We learned in the 1990s that the welfare state established in the 1960s destroyed families and created a culture of generational poverty. In 1997 working with a bi-partisan Congress, President Clinton eliminated welfare as we knew it.  He replaced welfare with workfare. Sixty (60%) percent of welfare recipients got an education and real jobs,  Children saw their parents go to work and earn respect as well as a pay check. With ObamaCare, we are returning to the failed government dependency model that destroyed personal responsibility, family values, the work ethic, and the public’s sincere desire to help families in need.  

The ObamaCare health welfare subsidies for low income do not offset the effective jobless 100% tax. ObamaCare will inhibit the desire for most to advance to the American dream of self-sufficiency, home ownership, nice furniture, college for children, a good car, an annual vacation, debt free living, and financial security.

 Surely, at some point rationality rather than power politics will prevail.  Are politicians that corrupt? Are people really willing to financially subjugate themselves to Washington? Does anyone actually believe that the wealthy won’t respond by shifting earnings, moving assets, lowing wages to their employees, and otherwise legally avoiding confiscatory taxes and penalties?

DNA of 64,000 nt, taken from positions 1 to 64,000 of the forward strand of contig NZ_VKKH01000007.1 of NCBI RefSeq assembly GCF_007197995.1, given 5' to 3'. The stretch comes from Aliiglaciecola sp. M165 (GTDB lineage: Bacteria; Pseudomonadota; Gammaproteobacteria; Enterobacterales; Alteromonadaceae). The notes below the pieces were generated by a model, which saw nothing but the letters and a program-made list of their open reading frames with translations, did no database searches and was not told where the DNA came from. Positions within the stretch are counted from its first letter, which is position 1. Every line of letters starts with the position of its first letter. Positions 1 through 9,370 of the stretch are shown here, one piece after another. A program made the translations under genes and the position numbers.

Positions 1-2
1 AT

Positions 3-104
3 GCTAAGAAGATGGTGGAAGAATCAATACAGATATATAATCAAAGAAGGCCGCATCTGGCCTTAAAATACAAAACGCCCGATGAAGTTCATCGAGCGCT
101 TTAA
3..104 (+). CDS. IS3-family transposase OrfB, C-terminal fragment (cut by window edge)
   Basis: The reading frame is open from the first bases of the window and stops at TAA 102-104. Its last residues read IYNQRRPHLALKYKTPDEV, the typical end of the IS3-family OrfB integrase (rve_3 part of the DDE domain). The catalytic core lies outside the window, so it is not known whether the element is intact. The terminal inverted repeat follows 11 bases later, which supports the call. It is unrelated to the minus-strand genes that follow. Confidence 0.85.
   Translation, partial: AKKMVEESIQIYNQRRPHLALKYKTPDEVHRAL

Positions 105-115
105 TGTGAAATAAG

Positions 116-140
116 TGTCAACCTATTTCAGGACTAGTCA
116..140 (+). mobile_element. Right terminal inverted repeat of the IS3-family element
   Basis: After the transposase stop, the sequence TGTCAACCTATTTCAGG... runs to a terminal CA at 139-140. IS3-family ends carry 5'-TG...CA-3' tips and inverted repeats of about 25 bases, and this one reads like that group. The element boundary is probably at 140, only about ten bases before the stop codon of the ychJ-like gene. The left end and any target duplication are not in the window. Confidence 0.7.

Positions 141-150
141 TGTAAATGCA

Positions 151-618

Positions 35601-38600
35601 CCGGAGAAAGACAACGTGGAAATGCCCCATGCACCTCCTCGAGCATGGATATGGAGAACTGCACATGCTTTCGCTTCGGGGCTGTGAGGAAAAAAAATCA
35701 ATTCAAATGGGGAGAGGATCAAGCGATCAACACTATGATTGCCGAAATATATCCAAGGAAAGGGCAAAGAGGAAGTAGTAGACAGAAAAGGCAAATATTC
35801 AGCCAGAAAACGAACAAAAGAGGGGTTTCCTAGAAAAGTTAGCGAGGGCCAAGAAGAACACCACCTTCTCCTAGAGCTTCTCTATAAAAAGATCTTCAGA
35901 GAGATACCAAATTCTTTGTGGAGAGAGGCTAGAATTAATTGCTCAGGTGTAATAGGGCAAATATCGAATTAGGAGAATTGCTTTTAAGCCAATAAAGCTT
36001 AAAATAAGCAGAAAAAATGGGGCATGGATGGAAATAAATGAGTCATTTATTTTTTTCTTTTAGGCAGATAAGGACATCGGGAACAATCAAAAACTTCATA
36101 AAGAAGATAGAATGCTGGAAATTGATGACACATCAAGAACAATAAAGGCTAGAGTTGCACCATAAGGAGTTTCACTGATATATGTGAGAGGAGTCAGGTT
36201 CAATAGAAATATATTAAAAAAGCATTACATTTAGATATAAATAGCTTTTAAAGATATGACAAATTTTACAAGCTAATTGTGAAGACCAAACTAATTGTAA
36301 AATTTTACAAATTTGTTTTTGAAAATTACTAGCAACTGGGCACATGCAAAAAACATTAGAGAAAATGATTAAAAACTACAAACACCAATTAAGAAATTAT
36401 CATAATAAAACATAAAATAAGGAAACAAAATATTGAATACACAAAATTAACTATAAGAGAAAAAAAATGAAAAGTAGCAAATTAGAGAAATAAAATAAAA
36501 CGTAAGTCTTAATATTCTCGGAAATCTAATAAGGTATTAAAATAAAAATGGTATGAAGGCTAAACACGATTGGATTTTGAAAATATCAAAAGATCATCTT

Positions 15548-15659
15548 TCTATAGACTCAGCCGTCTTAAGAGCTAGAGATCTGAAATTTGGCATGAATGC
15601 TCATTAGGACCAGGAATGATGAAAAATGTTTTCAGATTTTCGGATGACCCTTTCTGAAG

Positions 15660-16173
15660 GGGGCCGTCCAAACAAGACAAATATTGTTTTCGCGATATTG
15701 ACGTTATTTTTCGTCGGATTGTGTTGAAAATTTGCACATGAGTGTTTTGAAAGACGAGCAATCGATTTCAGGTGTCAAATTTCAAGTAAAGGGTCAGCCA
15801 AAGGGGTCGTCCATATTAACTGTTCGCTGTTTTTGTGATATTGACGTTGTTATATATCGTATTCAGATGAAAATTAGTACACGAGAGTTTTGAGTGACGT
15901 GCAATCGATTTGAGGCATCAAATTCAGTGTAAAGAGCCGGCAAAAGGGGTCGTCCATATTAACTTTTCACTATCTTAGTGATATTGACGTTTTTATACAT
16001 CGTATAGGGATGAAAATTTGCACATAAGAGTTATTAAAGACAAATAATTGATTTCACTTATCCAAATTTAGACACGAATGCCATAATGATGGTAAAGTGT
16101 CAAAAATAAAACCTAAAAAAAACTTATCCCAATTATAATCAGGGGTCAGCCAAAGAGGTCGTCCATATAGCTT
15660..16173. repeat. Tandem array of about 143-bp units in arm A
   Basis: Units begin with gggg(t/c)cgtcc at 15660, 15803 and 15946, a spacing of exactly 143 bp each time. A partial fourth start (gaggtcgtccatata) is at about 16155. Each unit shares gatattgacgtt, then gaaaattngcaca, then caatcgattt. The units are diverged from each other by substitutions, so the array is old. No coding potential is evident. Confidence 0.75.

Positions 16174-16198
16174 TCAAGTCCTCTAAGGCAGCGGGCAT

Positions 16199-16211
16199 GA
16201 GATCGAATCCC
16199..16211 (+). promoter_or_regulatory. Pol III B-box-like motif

The Number of Unemployed and Underemployed Persons,

Members of the Labor Force Reserve, the Pool of Underutilized Labor, and

Labor Underutilization Rate by Income of the Household Income Distribution 4th Quarter 2009

 

Income

Range

 

Unemployed

 

Under

Employed

Labor

Force

Reserve

Under

Utilized

Pool

Adjusted

Labor

Force

Under

Utilization

Rate

$12,499 or less

2,523,484

1,172,379

869,399

4,565,292

9,093,930

50.2%

$12,500-20,000

1,377,456

1,005,855

488,993

2,872,304

7,700,944

37.6%

$20,000-29,999

1,885,492

1,330,302

642,565

3,858,359

12,958,122

29.8%

$30,000-39,999

1,686,509

1,012,634

527,184

3,226,327

14,342,149

32.5%

$40,000-49,000

1,018,953

632,966

350,506

2,002,065

11,726,027

17.1%

$50,000-60,000

925,351

594,148

311,318